Written by Maab

Last week WILPF attended the side discussion organised by the International Service for Human Rights (ISHR) and the Cairo Institute for Human Rights (CIHR) on the criminalisation of human rights defenders and the role of some states in preventing the activity of human rights defenders. Special Rapporteur on the situation of human rights defenders Mrs. Margaret Sekaggya shared her report on recent visits confirming that “governments use the legal system to inHRC on Human Rights Defenderstimidate and harass human rights defenders in carrying out their work”.

The attack of women human rights defenders in Egypt, Bahrain and Libya, the recent cases of non-existent abortion rights for women in the state of Mississippi, the post-coup abuses against human rights defenders in Honduras, and the criminalising of ‘homosexual propaganda’ in Russia and Ukraine all have one thing in common:  judiciary systems abuse and manipulate the law to further restrict human rights defenders’ activism.

In response to these violations and following up on the Vienna Declaration and Programme of Action (VDPA), Norway is taking the lead in on-going negotiations for a resolution reforming the laws that restrict the work of human rights defenders; it is to be adopted by 21st March 2013. The resolution encourages all states to protect and respect the work of human rights defenders. According to the Special Rapporteur Margaret Sekaggya, “if these rights are criminalised, democracy will no longer exist”.

HUMAN RIGHTS WOMEN DEFENDERS IN THE MIDDLE EAST AND NORTH AFRICA

There is no doubt that the situation of women human rights defenders has deteriorated as a result of the revolutions in the Middle East and North Africa region. Although the uprisings have formed a social ‘space’ for female human rights defenders, they are constantly harassed and attacked for their activism.

The Cairo Institute for Human Rights (CIHR) reported that the constant attack of women human rights defenders in Egypt further marginalizes women on the wider national scene. Also Ms. Mariam al-Hadari, human rights activist from Libya, reported that women defenders taken by militia groups are constantly harassed and tortured.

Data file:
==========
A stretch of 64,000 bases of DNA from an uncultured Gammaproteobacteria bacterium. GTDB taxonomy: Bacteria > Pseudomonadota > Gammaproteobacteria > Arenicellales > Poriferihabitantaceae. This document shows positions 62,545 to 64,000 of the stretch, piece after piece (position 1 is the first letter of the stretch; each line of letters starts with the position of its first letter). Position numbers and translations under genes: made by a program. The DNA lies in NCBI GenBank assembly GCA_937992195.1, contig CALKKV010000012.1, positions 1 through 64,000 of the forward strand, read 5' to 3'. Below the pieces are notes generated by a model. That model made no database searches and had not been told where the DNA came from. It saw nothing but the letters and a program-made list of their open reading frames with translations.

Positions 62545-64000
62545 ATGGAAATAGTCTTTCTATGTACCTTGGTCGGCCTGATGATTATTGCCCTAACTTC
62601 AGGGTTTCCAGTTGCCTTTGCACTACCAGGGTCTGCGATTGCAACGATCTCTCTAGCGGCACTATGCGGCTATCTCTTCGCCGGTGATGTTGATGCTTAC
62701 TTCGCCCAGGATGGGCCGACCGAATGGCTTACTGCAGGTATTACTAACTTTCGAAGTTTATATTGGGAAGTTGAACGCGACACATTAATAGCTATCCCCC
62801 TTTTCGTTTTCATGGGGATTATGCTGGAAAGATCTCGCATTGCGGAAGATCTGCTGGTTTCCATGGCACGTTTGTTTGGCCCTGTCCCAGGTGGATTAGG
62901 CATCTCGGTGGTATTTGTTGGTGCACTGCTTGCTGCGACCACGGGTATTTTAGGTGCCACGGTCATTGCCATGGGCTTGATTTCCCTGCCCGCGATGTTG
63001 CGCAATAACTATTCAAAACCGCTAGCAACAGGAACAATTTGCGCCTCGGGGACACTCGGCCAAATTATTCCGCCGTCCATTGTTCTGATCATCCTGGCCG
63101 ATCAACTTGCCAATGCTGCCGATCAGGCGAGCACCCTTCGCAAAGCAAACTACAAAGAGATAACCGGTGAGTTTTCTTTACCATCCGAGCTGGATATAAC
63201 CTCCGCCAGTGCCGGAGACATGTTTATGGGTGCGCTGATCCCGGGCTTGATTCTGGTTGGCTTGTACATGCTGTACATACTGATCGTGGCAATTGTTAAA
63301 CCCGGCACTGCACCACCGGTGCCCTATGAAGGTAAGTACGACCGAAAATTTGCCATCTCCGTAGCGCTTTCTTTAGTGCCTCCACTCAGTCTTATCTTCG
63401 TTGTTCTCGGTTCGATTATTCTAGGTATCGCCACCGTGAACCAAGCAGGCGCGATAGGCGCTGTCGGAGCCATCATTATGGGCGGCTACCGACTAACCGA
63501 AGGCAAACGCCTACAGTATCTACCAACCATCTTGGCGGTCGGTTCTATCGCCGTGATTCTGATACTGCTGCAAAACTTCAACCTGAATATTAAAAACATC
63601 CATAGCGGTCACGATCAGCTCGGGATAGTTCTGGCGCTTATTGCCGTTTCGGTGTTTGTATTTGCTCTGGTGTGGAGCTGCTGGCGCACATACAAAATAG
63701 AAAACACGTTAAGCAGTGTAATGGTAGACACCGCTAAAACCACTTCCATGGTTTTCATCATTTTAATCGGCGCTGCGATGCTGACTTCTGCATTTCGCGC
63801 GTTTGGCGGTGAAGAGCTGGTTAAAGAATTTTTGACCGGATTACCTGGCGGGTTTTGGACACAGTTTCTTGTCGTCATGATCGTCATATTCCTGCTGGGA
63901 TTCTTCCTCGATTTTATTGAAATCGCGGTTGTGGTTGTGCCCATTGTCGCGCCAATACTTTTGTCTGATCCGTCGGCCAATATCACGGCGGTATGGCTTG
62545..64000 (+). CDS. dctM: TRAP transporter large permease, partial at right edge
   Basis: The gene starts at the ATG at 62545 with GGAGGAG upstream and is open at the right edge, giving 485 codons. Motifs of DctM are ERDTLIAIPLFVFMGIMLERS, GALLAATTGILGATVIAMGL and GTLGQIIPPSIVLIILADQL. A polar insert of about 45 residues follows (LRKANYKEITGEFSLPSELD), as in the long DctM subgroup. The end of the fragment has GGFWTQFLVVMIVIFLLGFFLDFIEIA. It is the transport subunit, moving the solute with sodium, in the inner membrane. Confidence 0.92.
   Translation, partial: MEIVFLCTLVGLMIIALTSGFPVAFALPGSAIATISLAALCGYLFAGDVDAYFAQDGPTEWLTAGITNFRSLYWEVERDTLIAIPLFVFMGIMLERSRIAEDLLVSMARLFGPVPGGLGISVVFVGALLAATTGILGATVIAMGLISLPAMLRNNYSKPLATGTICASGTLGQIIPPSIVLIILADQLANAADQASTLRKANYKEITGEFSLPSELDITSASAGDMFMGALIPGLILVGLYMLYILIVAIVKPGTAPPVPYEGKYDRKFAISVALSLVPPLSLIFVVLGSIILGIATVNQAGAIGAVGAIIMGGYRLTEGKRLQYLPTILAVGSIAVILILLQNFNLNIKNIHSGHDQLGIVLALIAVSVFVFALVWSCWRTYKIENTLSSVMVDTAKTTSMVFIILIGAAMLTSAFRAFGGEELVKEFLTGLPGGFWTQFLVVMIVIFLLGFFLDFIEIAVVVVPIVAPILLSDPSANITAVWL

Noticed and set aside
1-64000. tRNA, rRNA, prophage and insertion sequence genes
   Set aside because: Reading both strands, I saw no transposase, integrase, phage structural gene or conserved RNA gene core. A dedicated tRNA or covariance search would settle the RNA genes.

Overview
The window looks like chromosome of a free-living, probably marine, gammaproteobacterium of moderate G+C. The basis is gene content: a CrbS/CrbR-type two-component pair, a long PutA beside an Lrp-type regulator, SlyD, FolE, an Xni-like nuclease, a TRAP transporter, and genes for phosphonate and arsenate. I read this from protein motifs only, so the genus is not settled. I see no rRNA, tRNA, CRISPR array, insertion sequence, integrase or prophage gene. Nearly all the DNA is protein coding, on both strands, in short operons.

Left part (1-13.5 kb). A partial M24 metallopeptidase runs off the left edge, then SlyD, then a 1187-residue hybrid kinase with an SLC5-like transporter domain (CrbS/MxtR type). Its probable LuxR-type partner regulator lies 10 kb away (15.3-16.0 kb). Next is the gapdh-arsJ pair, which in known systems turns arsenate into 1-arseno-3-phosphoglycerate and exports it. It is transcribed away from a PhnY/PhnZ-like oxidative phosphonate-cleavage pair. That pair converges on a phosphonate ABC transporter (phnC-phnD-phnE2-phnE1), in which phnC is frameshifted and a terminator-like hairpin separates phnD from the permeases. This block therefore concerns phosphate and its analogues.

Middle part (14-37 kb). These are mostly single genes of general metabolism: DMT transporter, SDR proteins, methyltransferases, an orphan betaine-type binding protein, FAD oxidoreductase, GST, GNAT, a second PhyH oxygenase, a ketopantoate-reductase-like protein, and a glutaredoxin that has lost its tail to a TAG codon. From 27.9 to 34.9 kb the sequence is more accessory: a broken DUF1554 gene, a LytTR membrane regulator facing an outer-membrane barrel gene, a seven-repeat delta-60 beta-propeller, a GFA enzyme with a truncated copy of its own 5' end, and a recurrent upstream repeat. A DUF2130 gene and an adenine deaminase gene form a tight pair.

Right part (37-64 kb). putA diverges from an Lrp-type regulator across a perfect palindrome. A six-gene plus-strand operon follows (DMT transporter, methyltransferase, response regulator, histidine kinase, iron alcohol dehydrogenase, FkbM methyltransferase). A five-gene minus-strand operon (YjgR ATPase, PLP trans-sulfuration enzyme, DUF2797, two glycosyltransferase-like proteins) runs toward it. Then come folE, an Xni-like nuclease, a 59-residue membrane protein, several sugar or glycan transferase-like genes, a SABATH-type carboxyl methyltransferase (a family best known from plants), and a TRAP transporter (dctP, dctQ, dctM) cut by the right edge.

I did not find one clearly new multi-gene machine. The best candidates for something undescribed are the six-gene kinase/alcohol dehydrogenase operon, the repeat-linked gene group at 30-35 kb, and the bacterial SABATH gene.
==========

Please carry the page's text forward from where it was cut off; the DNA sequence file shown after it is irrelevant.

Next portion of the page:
According to Bahraini activist Ms. Maryam al-Khawaja, the proposition of the King of Bahrain in the initiation of an ‘Arab Human Rights Court’ is an optimistic resolution to improve the human rights situation in MENA but there is doubt of its legitimacy in it being a new form of enforcement further criminalising human rights defenders in the region.

The discussion had a promising yet worrying outcome in tackling the criminalisation of the human rights defenders question around the world.  One of the resolutions from the panels was that “we must de-stigmatise defenders in the society as that can lead to selective reinforcement of laws and creates a disabling environment for activists”. In addition, Mrs. Margaret Sekaggya also acknowledged that “we need to strengthen national human rights institutions that act as human rights defenders”.

Now, how these need to be particularised on each country case and implemented is still a question at hand and depends on the resolution of reforming laws that restrict the work of human rights defenders.

WILPF joins the international community as it awaits the adoption of this substantial resolution to be adopted on 21 March; whether that will improve the situation of human rights defenders will depend on implementation on a national level and on the advocacy from civil society.

 

We will keep you updated on this matter!